As small businesses enter respective markets, their first goal is to survive. The truth is that many won’t make it. However, from the massive amounts of businesses that don’t keep their doors open for very long, there have been a lot of lessons to learn from to become one of the ones that do.
According to the Small Business Administration, two thirds of businesses that have employees will survive at least two years. Only about half make it to lasting longer than five years. Within the first year alone, 20% of businesses have to call it quits.
No matter the industry you’re entering, as a small business, you will have an uphill battle to protect against your fragility. We aren’t here to scare you out of trying. In fact, we want you to finish reading this article, equipped with the knowledge and power to be one of the businesses that defy the odds.
•Poor Management: No matter how many people make up your leadership team (at this stage, it could just be you), it has to be buttoned up. This means that decision-making happens in a timely manner, there’s staff to oversee processes and people, and everyone is aligned with the same vision. If you have a partner or executive leadership team, it’s vital that everyone is on the same page. Even if people do disagree with one another, your employees should only be able to witness leaders as being unified.
•Tips for success: Meet with a mentor, conduct your own research, learn and study how to lead. You can also look to companies you admire and learn about their leadership style and company culture. Ask your team for feedback, as well.
•Insufficient capital: A lot of new business owners are unaware about how much capital they’ll need to operate. If you underestimate your funds or misunderstand your cash flow, you may find yourself in a tight spot needing cash. Make sure you have enough cash to cover your costs until your sales will be high enough to sustain the business.
•Tips for success: Use a business calculator to estimate what you’ll need. Do research on the different types of business funding that is available to your business. You can leverage business loans, lines of credit or merchant cash advances, to name a few.
•Wrong Location: Real estate’s value is based on location. This, too, stands for your business. Depending on what service and product you’re going to provide, your customer base may exist in different locations. Of course, if you can conduct your business online, then this point can be moot for some. However, many businesses have an omnichannel model – with a brick and mortar storefront and ecommerce. When you sign a real estate lease, you need to make sure that you’re choosing a location with high foot traffic and a community that wants your product/service. You should take the following into consideration when deciding where to open: your target customer, competitors’ locations, warehousing distance, local incentive programs, safety, and the overall community feel.
•Tips for success: Conduct market research before opening your first location. If you found an area that you think is perfect for your needs, get on the ground and see how the community reacts to you being there. This could be with a pop-up shop or sampling your product in the community.
•Rapid growth: Going too fast can also cause failure. Many new businesses hit the ground running and see success. With the newfound success, they start to over expand and grow too fast. Some major problems can stem from over expanding. Firstly, you may not be able to fulfill customer demand. Additionally, you can over-invest in inventory and overestimate the strength of the demand. Then, if sales begin to cool, you have put a lot of your working capital into stagnant inventory. Both these situations can lead to a shut down.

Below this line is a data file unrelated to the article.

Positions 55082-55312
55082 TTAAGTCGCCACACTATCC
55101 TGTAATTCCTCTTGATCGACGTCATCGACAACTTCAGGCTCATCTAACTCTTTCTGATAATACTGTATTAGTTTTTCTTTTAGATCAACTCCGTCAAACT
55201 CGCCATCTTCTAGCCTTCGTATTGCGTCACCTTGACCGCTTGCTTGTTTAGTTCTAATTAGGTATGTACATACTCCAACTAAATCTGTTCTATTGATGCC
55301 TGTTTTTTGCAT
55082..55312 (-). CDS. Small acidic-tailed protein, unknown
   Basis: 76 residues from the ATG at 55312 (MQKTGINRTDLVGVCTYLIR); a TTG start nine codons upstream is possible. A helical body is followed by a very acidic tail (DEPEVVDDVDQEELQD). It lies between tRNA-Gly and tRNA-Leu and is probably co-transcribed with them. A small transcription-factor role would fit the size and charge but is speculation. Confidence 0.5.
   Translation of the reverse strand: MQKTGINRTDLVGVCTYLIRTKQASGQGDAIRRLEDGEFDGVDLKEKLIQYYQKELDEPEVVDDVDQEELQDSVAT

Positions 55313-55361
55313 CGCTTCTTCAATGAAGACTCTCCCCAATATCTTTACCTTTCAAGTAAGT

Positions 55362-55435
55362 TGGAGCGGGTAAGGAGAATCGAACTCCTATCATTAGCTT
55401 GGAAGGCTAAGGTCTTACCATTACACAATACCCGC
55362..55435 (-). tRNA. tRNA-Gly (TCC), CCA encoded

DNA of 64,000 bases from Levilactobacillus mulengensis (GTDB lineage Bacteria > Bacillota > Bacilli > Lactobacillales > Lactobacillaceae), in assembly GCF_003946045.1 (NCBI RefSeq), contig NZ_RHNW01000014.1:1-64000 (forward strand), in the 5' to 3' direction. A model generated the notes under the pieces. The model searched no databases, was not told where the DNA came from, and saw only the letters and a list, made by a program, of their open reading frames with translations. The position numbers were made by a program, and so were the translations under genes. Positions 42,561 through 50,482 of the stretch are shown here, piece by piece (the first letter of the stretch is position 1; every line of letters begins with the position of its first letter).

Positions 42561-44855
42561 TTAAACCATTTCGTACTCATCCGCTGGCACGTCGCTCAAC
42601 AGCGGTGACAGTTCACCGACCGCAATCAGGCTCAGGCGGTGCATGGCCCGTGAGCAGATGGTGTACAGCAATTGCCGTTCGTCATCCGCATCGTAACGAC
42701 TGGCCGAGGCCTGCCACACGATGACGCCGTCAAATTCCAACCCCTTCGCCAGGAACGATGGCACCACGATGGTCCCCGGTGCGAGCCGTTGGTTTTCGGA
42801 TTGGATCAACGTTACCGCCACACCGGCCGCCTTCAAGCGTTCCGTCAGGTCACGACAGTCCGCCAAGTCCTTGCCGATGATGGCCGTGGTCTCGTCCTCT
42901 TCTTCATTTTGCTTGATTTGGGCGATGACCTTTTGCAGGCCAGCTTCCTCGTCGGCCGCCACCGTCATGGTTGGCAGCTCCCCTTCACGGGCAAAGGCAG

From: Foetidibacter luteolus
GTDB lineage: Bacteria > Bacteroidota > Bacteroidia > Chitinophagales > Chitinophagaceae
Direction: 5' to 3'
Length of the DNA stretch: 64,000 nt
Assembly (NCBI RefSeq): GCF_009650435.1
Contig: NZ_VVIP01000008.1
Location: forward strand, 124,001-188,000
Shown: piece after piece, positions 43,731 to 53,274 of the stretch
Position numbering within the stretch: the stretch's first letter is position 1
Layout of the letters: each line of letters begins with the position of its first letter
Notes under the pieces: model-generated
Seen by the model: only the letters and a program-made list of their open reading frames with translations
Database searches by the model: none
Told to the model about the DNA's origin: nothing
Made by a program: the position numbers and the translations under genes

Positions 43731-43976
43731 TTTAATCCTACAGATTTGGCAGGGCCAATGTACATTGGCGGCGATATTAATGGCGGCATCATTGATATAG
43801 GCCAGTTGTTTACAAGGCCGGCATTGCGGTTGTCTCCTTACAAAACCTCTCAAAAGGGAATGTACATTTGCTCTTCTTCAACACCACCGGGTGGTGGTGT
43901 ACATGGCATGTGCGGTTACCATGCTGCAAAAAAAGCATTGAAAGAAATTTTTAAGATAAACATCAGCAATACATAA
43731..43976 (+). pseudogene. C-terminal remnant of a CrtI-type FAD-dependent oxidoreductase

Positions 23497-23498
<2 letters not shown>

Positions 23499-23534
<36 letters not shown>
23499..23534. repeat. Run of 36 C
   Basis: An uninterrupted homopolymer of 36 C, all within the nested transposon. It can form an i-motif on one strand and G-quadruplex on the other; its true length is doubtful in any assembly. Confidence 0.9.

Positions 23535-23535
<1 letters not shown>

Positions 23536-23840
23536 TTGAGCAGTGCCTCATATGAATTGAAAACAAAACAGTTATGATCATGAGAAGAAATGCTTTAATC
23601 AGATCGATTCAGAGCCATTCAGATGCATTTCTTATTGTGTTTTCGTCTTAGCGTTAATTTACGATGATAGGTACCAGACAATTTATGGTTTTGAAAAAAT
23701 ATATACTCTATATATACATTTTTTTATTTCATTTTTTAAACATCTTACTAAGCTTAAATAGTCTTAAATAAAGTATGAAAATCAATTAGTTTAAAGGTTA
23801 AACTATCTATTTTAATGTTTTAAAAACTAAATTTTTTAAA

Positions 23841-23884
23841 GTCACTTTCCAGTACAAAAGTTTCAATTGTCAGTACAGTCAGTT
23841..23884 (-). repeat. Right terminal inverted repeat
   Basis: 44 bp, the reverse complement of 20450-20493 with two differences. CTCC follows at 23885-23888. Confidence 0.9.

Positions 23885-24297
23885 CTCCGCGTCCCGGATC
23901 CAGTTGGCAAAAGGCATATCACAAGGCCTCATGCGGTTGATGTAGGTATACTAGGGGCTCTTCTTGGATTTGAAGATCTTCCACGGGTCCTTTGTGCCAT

•Tips for success: Strategically plan and manage your day-to-day operations. You can find automation and management tools that help to forecast your future sales based on data. With better information, you can make smarter decisions. Keep in mind that you may need to seek more funding even if your business is profitable.
•Marketing failures: We’ve touched on this before. You have to invest in marketing to succeed. But, this doesn’t mean throwing dollars to a marketing department with no results. Instead, it requires the adequate management of budgets and campaigns. You need to define your business goals and measures of success, or key performance indicators (KPIs). You’ll use these KPIs to track your success of each marketing initiative.
•Tips for success: Perform research so that you can invest your marketing budget wisely. Look at criteria like prospect reach, capital needed, and conversions. Take your time so that you can apply realistic projections and targets to track. Importantly, be adaptable. If you see a campaign that isn’t performing as well as you’d hope, fail fast and pivot to try something new.
Every business has their own fair share of hurdles. What works for one may not be the same formula for another. That’s why it’s so important that you understand your market and customer’s needs. The first step for a small business’ success resides in its value proposition. Be clear and communicative about why you start your business and the value you will bring to your customers.
When you care about your quality and service, you can take care of one of the biggest business challenges – retaining a loyal customer base. Besides this crucial piece of business, you’ll have to maintain strong leadership, obtain the right capital funding, open up shop in the smartest location, grow steadily and oversee your marketing plan closely.
The SBA’s data has shown that a business’ survival rate is somewhat independent of the economic situation. So, don’t be afraid to start something new if the economic environment is less than optimal. Your small business’ survival is more in your own control than you may think.